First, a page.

fig. 40: Illustration from Camera Craft
(Top) An Indian and his pet skunk - A healthy mother and a happy baby;
(Bottom) Sixty and Six - Wood for the Evening Meal
by Mildred Ring

Bibliography and Essay
Mildred Ring

Palmquist, Peter E.. "Women Photographers and the American Indian," in An Idaho Photographer ln Focus. (Pocatello, Idaho: Idaho State University, 1993), pp. 121-149.

Palmquist, Peter E. (editor). Camera Fiends & Kodak Girls: Writings by and About Women Photographers 1840-1930. New York: Midmarch Arts Press, 1989.

Ring, Mildred. "Kodaking the Indians," Camera Craft 31, no. 2 (February 1924), pp. 71-76.

Introduction to Essay
© Peter E. Palmquist

By the 1920s Indians had become picturesque subjects for amateur camera fiends to photograph at will. Few, however, asked the Indians for permission to take their photographs, and fewer still made any concerted effort to interact equally with these beleaguered subjects. The author was very aware of these unflattering stereotypes and has gone to considerable effort to avoid the arrogance of her fellow Kodakers.

Kodaking the Indians
by Mildred Ring, 1924

To the tyro, the surrounding difficulties attending this particular branch of outdoor photography are no doubt minimized to a formula similar to this:

With thorough kodak equipment and fair assortment of Woolworth's jewelry, go to some remote spot accessible by automobile, which you have previously found marked on the map as an Indian reservation. After putting up at the local hotel, saunter forth in the cool of the morning, and, upon encountering your subjects, display said jewels, after which you may state your preference in costumes and poses. A near diamond scarf pin should result in something unusual in photographic art, perhaps, a chief in war paint and feathered head-dress; while a string of red beads will certainly produce that masterpiece in genre, Indian maiden, canoe, red dress and perpendicular feather. If these articles are not effective, offer celluloid cigarette holder and brass vanity box.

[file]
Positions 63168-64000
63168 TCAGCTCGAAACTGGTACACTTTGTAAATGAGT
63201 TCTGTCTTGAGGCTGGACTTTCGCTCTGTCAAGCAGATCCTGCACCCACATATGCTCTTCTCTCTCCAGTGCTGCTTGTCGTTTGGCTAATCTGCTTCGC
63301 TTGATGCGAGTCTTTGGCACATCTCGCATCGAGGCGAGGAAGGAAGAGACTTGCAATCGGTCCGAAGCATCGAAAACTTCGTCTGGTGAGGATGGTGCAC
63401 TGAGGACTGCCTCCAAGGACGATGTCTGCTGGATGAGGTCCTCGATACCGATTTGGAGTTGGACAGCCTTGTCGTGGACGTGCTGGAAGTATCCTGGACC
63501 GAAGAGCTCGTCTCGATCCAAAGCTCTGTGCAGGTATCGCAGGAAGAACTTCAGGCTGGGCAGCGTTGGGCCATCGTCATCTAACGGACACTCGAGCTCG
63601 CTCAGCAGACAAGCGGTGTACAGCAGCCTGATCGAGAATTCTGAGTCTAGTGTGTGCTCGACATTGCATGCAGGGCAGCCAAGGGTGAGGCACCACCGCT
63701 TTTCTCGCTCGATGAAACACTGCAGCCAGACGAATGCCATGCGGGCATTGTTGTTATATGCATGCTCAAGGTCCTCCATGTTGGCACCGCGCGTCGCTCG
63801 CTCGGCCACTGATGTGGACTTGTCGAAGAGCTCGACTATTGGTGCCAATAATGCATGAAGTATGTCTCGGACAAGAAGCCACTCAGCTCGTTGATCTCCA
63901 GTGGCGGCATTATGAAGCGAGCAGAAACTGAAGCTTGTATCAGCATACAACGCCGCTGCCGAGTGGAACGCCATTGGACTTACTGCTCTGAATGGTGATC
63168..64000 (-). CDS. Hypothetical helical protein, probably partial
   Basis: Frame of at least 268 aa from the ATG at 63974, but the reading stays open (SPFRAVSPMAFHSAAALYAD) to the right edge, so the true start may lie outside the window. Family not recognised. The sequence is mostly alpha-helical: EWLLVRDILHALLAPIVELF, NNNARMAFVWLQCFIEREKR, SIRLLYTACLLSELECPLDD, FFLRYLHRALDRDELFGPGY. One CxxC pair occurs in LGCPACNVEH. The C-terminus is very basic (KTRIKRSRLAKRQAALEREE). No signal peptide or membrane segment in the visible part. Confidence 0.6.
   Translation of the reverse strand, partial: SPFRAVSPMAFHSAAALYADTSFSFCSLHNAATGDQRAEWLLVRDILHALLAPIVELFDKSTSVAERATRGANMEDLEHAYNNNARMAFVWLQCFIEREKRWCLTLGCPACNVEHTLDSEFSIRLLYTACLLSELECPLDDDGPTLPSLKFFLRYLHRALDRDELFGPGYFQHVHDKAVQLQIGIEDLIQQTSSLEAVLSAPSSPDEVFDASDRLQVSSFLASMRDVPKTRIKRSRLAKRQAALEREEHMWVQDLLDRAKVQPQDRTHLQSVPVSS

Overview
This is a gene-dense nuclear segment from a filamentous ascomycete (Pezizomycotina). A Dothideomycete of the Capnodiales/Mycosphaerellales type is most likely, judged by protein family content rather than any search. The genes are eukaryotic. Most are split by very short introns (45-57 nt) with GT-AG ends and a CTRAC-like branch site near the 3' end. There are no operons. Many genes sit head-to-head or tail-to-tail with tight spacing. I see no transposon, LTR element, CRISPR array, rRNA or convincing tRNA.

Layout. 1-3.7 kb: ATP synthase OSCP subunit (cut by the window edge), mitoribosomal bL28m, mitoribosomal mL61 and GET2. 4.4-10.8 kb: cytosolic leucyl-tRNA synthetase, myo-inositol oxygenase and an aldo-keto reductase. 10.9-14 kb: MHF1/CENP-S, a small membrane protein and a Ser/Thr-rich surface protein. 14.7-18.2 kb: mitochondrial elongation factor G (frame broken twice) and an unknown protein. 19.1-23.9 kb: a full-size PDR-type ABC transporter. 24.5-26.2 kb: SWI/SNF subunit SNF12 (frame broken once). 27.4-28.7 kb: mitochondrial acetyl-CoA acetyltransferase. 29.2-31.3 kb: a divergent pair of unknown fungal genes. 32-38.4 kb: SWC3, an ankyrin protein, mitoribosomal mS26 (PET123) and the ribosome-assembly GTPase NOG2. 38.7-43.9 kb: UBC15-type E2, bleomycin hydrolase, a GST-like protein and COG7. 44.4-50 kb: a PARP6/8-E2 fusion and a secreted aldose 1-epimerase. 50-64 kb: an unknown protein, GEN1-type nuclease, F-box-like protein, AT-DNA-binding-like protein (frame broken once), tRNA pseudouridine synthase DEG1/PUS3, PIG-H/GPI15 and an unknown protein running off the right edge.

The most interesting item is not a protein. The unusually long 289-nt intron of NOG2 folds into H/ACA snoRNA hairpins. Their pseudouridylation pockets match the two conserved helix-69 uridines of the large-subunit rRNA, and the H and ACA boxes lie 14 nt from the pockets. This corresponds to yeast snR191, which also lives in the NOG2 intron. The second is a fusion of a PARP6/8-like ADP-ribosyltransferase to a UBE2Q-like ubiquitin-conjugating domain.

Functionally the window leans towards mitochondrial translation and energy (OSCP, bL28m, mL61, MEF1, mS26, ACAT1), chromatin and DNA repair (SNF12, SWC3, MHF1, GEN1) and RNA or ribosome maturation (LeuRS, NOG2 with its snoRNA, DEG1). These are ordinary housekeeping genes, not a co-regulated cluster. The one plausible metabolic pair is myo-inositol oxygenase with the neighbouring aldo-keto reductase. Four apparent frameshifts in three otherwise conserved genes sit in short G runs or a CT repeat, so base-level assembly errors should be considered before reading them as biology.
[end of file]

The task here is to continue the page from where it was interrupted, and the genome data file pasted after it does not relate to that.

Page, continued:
Wishing neither to disparage nor discourage, still I feel it incumbent to disabuse anyone from such fallacious reasoning. A three months' kodaking experience among the Indians of the Klamath River has utterly destroyed any such illusions that I might have previously entertained. The first and last requisite to success in this line of photography, so far as the subjects are concerned, is that you have a natural love for this race of people. It is something impossible to fake, for instinctively the Indian senses your true regard for him. Therein lies the secret of his confidence in you. And without that, all the money and the gewgaws in the world cannot accomplish your purpose. I might add that other characteristics which are essential assets to this game are, tolerance, patience, perseverance and the happy faculty of adjusting one's self to any surroundings.